Once you’re sure that the paper makes a compelling argument based on solid evidence, it’s time to dig into the nitty-gritty details. This section provides tips with wording and formatting so that you can polish up your papers to perfection.
A.) Unless your teacher says otherwise, use Times New Roman font, 12-point, double-spaced. This simply looks the most professional. And for the love of all that is good, don’t put your title in a big, happy font. That just looks stupid.
B.) Avoid using slang terms, dude—or dudette.
C.) Don’t use contractions in formal papers. Revise sentences like that one to say, “Do not use contractions in formal papers.”
D.) Rhetorical questions in an academic paper make you look like an amateur, don’t you think?
E.) Do not artificially lengthen sentences through excessive use of conjunctions (such as and or but). Don’t abuse semicolons either; use those only if you’re joining two short and strongly related sentences together.
F.) If you’re quoting something, consider putting emphasis on a really important word or phrase by italicizing it. For instance, in the very last paper I ever, ever wrote for school, I did this:
Specifically, although Deborah Ellis is willing to concede that we “drove the Taliban from power” in some areas, she describes the invasion by claiming that “the United States led a coalition of nations into bombing Afghanistan”: not liberating Afghanistan or any other patriotic term commonly used today (Mud City 160, emphasis added).
Notice how I placed “emphasis added” in the citation since the italics on bombing inside the quotation were mine. Just make sure you don’t overdo this, or it will become distracting. Save this technique for when a certain word or short phrase within a longer quote is super duper important.
G.) If you are ever the slightest bit unsure of what a word you’re using means, then look it up in the dictionary.
- In Microsoft Word, simply pressing ALT while clicking the word will bring up its definition.
- A misused word is a glaring error. For instance, you eat in a dining room, not a dinning room. A bundle is held together by cords, not chords. You didn’t sit the book on the table: you set the book on the table. Is your situation really ironic, or is it just an uncanny coincidence? Were you literally floating on air, or were you figuratively floating on air? Should you use who or whom? Oh, and remember: the sweet dessert has two s’s in it because you always want seconds.
- For more commonly misused words, please see Public.WSU.edu/~brians/errors/errors.html once you’re finished reading this document.
- The words lie and lay can create all sorts of confusion. Here’s a quick breakdown of each:
- to lie is to rest or recline
- Present Participle: He is lying on the floor now.
- Past Tense: He lay on the floor yesterday.
- Past Participle: He has lain on the floor before.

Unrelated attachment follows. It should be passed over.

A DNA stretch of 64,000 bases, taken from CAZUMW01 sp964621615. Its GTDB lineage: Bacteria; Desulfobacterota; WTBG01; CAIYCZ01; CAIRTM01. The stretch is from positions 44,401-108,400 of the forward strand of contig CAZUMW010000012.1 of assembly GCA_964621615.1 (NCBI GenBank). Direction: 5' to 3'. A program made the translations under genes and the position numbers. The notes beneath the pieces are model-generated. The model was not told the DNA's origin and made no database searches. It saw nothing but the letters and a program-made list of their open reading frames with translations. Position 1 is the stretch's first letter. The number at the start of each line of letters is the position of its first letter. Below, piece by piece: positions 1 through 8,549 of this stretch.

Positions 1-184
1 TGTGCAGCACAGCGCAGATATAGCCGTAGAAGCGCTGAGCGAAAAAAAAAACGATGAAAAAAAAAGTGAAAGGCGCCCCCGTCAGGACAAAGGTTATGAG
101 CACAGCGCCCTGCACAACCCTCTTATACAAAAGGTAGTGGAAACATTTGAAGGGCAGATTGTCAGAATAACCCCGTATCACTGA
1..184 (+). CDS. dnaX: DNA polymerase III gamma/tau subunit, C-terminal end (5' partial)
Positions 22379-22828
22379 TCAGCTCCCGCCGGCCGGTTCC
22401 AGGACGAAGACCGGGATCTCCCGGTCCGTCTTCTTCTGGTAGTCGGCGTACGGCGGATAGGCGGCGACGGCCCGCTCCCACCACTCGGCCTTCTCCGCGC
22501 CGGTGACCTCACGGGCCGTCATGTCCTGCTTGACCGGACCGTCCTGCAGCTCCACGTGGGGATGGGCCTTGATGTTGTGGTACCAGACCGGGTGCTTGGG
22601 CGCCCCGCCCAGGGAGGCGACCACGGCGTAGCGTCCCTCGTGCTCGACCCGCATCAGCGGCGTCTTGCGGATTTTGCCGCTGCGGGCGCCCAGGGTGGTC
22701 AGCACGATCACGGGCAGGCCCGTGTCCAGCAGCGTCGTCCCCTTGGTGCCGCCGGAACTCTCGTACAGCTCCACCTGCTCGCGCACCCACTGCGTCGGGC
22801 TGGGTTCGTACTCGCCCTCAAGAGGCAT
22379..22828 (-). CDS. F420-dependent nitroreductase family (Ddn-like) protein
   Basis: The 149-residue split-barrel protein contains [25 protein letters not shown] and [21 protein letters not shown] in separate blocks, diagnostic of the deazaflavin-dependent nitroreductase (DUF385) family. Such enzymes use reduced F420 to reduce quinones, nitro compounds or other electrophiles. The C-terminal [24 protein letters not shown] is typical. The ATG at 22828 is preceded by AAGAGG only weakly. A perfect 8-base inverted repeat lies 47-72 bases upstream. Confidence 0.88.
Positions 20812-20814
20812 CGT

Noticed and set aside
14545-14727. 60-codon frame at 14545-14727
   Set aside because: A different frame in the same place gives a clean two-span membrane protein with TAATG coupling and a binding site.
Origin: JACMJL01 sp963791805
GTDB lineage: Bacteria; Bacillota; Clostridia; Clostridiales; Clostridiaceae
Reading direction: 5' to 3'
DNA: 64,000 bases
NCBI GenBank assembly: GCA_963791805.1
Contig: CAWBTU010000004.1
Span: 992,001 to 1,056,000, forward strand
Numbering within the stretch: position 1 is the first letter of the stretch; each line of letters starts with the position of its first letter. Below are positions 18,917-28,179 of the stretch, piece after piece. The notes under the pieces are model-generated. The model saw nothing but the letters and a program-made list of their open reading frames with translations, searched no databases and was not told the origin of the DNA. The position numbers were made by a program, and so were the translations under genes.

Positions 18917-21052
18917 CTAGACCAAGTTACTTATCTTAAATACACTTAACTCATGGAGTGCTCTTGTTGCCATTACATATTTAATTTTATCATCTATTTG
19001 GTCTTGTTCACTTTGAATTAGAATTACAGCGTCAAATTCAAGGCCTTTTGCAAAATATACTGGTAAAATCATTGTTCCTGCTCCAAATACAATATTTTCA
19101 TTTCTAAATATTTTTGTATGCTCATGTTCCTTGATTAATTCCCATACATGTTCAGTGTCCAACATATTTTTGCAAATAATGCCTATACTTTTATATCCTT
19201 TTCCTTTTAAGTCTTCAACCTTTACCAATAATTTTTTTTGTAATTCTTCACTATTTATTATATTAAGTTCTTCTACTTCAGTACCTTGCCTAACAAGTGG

- to lay is to set something somewhere, to put
- Present Participle: She is laying the book on the table now.
- Past Tense: She laid the book on the table yesterday.
- Past Participle: She has laid the book on the table before.
- The confusion mostly stems from how the past tense version of to lie is lay by sheer coincidence.
H.) Avoid repetition in terms of not only diction but also sentence structure.
- For instance, look at this: “Many people claim that video games are bad for our minds. They assert that delving into senseless violence hurts our children’s cognitive growth. They claim children should be outside or reading a book. They believe video games may even lead to violent behavior.”
- Instead, try: “Many people claim that video games are bad for our minds. Specifically, the senseless violence depicted in games may hurt our children’s cognitive growth, especially when they should be reading a book or playing outside instead. In their opinion, video games may even lead to violent behavior.”
- Notice how moving phrases around (such that additional commas are needed) and adding a few transition words made that more dynamic than the original they-say-this, they-say-that format.
I.) Use transitional phrases such as moreover and furthermore to expand a point. Use phrases like however, regardless, and yet to show a change in thought. Use phrases like in short to summarize a paragraph.
- Do not use in conclusion: we can tell your paper’s ending when we get to the last page, thank you very much.
- For more on transitional phrases, look at the page of mine aptly called “Transitional Phrases.”
J.) I wouldn’t recommend using parentheses in academic papers much, if at all, save for when you’re citing something.
- Here’s my reasoning: if something’s important, then put it in the sentence itself rather than hide it in parenthesis. If it’s not important, then cut it. Make up your darn mind.
- Although parenthesis can help organize a sentence for a reader or clarify a point, most developing writers rely on them too much. Be careful.
- Using them too much (like every other sentence) can make your reader (who is processing a lot of information) confused (which is bad when your grade is depending on it), making them re-read sentences to understand your point (and then they lose the flow of your writing).
- Often, you can use commas to offset a relevant phrase rather than parentheses.
K.) Don’t add unnecessary words to lengthen your sentences. This doesn’t make you sound smarter at all.
- If you think your sentences are too short and simplistic, make sure you’re being specific. Make everything crystal clear to the reader so that they can tell exactly what you’re thinking based on your writing alone.
- You might want to see if adding an adjective or adverb makes things clearer.
- Alternatively, you could add a short description to something in order to reinforce your thesis or build up a source’s credentials. For instance, instead of just, “Dr. Nodoka Hirasawa found in her research . . .,” try, “Dr. Nodoka Hirasawa, who has published over a dozen academic articles on the subject, found in her research that . . .” Always give your reader context.
L.) On a similar note, be careful when using a thesaurus to spice up your wording.